By DUSTIN RACIOPPI
The theme for Donald Burden the last two years has been ‘falling.’
In 2009, just two months before he was set to retire after 47 years at McGraw-Hill, Burden was cleaning his gutters when he took a fall from the roof, leading to four surgeries on his legs and a slight gimp.
Then, last year, Burden, who was Shrewsbury’s council president, was approached by then-Mayor Terel Cooperhouse, who said he wasn’t running for re-election and asked Burden if he’d like to take the spot on the ticket.
It wasn’t something he expected or envisioned when he moved to town in 1976.
“I just fell into it,” said Burden, a Republican who was elected mayor in an uncontested race in November.
With three months under his belt, Burden can readily declare his borough and his legs, to a certain degree in good shape for the future.
In a sitdown with redbankgreen, Burden gave an overview of his first three months at the helm, and what lies ahead for Shrewsbury, which he called, borrowing a characterization from local historian Randall Gabrielan, the “cradle of civilization in Monmouth County.”
“It’s been a learning curve, certainly,” he said. “There have been some fine moments, like welcoming some new businesses, like Trader Joe’s, to town.”
With the closing of auto dealerships along Shrewsbury Avenue, Burden said the addition of Trader Joe’s may help compensate for a loss of visitors to the borough.
“It was such a delight to see Trader Joe’s come in because that’s traffic for everybody,” Burden said. “And of course The Grove’s just a gem that’s the envy of every town around here.”
With those two big names just blocks apart on Broad, vehicle traffic will remain a top concern for the borough council. Shrewsbury is also a conduit to the Garden State Parkway for people coming from Oceanport, Little Silver and Rumson, “so traffic continues to build. And it’s not going to get any better.”
Because the borough is bounded by state and county roads, it’s limited in its abilities to do anything about relieving the traffic in town, which at times can come to a standstill.
“Shrewsbury becomes a very, very active traffic community during the day, and at night resorts back to a sleepy little borough. At Christmas time I’ve seen Broad Street just lock down,” Burden said. “So anytime you want to do anything you’ve got to coordinate with these other units (the state and county). You can’t just put a traffic sign or stop light.”
The name-brand mainway of Broad Street, with the shops at The Grove, plus Trader Joe’s, Staples, A.C. Moore et al, help, but Shrewsbury is still dealing with the pressure-inducing economy. There’s a vacancy at an old filling station just over the railroad tracks on Broad, and nearby, on Newman Springs Road, a white elephant of a grocery store, neither of which Burden is sure of plans for.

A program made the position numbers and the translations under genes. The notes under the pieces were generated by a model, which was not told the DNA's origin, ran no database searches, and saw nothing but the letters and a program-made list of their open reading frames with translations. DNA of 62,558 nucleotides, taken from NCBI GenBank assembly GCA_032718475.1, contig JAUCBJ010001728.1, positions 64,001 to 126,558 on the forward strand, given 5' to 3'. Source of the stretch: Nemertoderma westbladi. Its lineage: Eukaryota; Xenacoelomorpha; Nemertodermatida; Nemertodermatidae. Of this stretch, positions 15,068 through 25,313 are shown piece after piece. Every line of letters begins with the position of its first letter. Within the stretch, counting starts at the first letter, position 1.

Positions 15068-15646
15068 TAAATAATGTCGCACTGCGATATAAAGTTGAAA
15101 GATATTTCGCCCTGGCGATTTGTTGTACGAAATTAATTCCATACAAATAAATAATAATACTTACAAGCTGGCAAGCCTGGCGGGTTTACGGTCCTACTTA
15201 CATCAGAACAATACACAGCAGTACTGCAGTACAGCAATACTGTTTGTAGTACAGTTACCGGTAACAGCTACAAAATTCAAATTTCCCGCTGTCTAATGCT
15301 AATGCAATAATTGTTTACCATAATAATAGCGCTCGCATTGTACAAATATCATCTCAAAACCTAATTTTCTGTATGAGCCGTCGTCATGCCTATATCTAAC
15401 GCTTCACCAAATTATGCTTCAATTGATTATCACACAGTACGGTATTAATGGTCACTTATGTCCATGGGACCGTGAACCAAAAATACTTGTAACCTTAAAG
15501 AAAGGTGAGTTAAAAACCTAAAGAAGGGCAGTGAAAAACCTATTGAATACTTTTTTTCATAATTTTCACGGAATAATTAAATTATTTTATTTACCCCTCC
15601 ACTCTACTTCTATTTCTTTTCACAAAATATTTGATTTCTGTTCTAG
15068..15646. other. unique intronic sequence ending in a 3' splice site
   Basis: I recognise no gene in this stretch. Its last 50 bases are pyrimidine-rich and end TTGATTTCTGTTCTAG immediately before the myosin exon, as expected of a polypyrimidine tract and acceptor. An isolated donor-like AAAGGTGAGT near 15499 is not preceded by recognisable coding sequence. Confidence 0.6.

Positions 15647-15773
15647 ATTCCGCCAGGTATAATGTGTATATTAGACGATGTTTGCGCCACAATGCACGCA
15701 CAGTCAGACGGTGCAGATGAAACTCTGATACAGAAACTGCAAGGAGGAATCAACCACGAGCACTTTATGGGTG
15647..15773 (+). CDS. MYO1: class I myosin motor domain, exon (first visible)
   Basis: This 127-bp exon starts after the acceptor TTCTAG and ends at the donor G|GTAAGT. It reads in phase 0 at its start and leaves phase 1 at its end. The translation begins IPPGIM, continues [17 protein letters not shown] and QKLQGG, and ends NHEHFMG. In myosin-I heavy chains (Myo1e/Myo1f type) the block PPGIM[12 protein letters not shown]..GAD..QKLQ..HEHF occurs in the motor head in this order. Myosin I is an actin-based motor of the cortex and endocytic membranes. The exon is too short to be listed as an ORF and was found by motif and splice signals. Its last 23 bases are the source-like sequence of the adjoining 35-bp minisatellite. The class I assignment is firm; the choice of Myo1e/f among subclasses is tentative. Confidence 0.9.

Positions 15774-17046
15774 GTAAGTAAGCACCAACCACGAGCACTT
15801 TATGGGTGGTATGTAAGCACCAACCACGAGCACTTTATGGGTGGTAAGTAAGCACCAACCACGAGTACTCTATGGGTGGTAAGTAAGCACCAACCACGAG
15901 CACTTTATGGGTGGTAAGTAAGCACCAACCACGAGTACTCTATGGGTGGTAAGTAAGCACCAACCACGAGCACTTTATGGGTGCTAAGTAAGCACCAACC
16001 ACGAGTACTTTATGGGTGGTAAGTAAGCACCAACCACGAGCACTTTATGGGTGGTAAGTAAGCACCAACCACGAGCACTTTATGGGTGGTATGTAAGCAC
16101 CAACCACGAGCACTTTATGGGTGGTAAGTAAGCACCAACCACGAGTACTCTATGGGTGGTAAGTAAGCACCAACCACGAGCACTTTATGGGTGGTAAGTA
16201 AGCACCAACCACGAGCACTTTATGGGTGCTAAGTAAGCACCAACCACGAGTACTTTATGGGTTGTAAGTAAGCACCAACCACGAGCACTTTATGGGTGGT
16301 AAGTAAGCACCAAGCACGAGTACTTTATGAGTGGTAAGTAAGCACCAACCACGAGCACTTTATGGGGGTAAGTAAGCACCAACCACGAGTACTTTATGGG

And with the pending closure of Fort Monmouth, there’s worry that many of the offices in town that cater specifically to Fort employees and services will see a significant dropoff in business, perhaps forcing them to leave, Burden said.
What’s key to all this, Burden said, is maintaining a long view and planning for the future.
Rather than rush to fill a vacancy, borough leadership wants to bring in businesses that they believe will stay for the long haul a practice that’s paid off, he said, with a mix of small businesses like BagelMasters and big-box stores like A.C. Moore, he said.
“We don’t want to get into a position where there’s such large open space where you get into a flea market mentality, when you’re in for a month or so, then leave,” he said. “We like to get something in there that’s viable.”
Then there’s the budget, which Burden said has been “just difficult for every town.”
While the finance committee is still crunching numbers, he said, this year’s spending plan should be palatable to taxpayers.
Shrewsbury is fortunate in that its infrastructure and facilities are in decent shape, Burden said, leaving room for costs in health insurance, benefits and retirements always the main drivers of tax bills, he said.
The borough has saved in several retirements, and outsourcing its trash collection two years ago, financially was “the best thing that’s happened to us.”
With the down economy, the increase to public employee costs and upcoming negotiations with school staff, Burden said now is the time for Shrewsbury to get hold of its spending and prioritize. Gone are the days of coming across a need, putting out a bond package and moving on with business as usual, he said.
“Despite the complexities of it, there’s been a benefit of it, when a town like Shrewsbury has rapidly come to realize that they’ve only got so much to spend and they’ve got to live within their means,” he said. “So what we’re doing now is we’re spending what we can afford and that’s it.”
Burden’s goal for the rest of the year is to get a consistent message from the state on budgets, benefits for employees and the rules on affordable housing. Those, with hopefully a sign of an economic bounce-back, will help shape the future for Shrewsbury, and the rest of Burden’s term, he said.
“I think it’ll all pick up,” he said. “We just have to get out of this mess we’re in.”